Sitting tenants’ rights
I had an email from a distressed tenant recently who said that she had a protected tenancy but that the property had recently been sold and her new landlord was trying to make out that her tenancy did not exist anymore.
Far from it. Although it is certainly not unknown for new landlords to have unrealistic ideas about their rights over sitting tenants.
Here are some home truths.
- Selling a flat subject to a tenancy or lease does not end the tenancy or lease. As I have written earlier, a tenancy / lease is a legal interest in the property. It cannot be destroyed by a change of landlord.
- The landlord does not get any new powers to deal with or evict the tenant that the previous landlord did not have. He ‘stands in the shoes’ of the original landlord and is bound by the tenancy in a similar way
- Indeed, not only does he have no extra benefits – your landlord is actually in a WORSE position, as some grounds for possession do not apply to landlords by purchase. In particular ground 6 which is the mandatory ground which allows the original landlord to recover possession if he needs vacant possession in order to do substantial building works.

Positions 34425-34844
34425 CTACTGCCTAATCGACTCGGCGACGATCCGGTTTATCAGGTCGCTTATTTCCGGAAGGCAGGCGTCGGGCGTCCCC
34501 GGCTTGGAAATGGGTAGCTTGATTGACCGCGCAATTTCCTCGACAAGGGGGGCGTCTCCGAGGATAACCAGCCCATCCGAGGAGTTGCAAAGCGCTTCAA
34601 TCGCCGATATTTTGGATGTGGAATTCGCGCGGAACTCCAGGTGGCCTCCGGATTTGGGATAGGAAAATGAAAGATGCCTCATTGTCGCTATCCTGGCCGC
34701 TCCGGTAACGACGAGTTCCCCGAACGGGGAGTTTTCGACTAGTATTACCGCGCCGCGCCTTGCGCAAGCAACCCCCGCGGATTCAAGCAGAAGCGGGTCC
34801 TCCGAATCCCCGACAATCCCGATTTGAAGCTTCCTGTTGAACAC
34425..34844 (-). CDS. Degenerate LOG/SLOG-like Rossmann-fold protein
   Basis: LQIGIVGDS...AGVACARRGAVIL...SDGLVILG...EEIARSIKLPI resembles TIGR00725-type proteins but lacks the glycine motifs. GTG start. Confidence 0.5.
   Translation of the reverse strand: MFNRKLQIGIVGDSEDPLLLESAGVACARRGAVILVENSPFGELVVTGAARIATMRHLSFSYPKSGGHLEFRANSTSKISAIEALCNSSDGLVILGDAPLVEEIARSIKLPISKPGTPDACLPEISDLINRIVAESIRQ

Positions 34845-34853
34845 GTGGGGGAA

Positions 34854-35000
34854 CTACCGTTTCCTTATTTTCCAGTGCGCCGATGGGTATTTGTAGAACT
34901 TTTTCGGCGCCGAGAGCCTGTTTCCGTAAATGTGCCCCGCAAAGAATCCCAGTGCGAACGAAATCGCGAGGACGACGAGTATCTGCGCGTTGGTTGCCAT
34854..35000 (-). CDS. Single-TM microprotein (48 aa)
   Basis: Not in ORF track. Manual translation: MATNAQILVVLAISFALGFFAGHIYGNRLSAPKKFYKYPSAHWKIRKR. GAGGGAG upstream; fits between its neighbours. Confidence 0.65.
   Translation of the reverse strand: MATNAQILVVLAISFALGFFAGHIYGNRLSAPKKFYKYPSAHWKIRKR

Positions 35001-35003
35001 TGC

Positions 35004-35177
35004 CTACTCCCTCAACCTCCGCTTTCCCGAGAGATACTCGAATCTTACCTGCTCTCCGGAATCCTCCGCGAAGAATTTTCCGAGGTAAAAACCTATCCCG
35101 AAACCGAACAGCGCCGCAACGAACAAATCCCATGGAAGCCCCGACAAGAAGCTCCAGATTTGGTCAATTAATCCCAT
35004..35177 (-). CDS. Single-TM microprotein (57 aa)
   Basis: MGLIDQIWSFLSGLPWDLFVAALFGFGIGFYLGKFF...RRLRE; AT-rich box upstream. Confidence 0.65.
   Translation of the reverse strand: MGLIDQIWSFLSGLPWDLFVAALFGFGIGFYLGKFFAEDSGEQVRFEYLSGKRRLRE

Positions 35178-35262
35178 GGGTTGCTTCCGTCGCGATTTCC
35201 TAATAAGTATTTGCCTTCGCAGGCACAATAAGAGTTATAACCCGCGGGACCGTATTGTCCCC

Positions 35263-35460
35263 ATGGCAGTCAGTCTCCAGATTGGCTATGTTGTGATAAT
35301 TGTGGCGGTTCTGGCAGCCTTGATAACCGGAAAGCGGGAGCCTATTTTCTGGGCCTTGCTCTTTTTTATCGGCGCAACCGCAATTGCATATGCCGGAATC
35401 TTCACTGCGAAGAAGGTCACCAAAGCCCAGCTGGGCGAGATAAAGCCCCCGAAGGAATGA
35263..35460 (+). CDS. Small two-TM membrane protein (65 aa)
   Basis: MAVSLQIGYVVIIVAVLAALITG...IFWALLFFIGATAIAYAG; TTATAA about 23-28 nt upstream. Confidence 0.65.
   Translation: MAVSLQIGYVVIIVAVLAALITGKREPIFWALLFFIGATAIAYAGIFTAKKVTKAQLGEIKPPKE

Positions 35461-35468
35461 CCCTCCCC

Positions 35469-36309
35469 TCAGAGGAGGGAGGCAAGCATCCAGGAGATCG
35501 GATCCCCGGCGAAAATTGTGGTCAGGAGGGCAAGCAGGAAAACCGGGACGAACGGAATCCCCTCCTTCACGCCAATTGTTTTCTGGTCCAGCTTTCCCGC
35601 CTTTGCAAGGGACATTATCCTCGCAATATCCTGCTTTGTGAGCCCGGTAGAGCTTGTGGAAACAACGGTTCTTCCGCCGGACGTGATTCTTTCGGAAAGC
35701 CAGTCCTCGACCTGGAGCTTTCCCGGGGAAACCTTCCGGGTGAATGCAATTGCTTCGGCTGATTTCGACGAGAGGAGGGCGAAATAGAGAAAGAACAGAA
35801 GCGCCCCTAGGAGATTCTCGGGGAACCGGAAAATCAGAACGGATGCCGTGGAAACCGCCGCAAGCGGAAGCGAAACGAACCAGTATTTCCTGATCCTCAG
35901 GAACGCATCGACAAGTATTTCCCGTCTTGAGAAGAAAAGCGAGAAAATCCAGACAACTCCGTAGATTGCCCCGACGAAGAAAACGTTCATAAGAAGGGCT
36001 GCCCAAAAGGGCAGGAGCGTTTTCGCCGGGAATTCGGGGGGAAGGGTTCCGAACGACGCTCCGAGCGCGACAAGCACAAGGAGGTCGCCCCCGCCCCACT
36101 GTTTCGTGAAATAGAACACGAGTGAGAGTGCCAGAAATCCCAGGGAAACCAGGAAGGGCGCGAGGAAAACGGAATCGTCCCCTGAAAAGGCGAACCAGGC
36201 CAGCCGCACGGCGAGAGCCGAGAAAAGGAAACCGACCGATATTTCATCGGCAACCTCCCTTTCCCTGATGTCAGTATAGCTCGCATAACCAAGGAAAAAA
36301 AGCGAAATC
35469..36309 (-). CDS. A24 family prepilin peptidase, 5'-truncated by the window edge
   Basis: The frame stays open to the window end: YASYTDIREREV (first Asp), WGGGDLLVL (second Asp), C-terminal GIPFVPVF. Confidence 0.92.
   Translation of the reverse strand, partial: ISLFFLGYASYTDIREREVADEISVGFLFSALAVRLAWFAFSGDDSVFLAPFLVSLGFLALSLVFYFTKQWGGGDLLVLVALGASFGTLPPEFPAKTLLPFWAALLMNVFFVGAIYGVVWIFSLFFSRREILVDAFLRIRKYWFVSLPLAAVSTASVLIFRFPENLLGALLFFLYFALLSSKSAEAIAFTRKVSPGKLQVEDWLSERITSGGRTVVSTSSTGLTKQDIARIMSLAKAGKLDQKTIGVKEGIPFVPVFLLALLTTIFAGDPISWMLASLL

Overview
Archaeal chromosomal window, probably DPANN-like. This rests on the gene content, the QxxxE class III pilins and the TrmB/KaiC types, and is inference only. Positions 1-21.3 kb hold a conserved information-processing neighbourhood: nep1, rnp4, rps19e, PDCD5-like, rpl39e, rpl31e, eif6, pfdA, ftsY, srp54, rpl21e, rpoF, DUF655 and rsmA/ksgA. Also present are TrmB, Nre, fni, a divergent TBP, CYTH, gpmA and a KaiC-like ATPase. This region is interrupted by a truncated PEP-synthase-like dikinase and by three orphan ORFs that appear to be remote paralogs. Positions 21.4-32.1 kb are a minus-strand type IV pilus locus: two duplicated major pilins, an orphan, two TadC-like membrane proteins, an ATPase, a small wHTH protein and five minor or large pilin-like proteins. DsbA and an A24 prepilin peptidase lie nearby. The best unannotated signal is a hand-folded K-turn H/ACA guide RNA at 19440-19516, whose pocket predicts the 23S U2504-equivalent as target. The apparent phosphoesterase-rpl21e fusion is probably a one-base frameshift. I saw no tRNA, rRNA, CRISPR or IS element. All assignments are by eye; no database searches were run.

- So you if your landlord sells the building where you live on to a developer – he will find it difficult to evict you without re-housing you.
- Your landlord may also find it difficult to prove which tenancy type you have or what notices were served on you in the past. As he did not own the property then and may not be able to prove anything.
So what can a new landlord do?
- If the property is an AST, he can serve a s21 notice and evict you under the accelerated procedure (although see the comment below), but
- If you have a protected or assured tenancy he will find it hard to evict you (unless you fall into arrears of rent)
- He can increase your rent provided he follows the proper procedures
Of course he can also try to make your life a misery if he really wants you to go – but if you have a secure tenancy he can’t actually evict you, unless he provides you with suitable alternative accommodation.
So don’t let him bully you!
If you need legal help, here are some places you can try.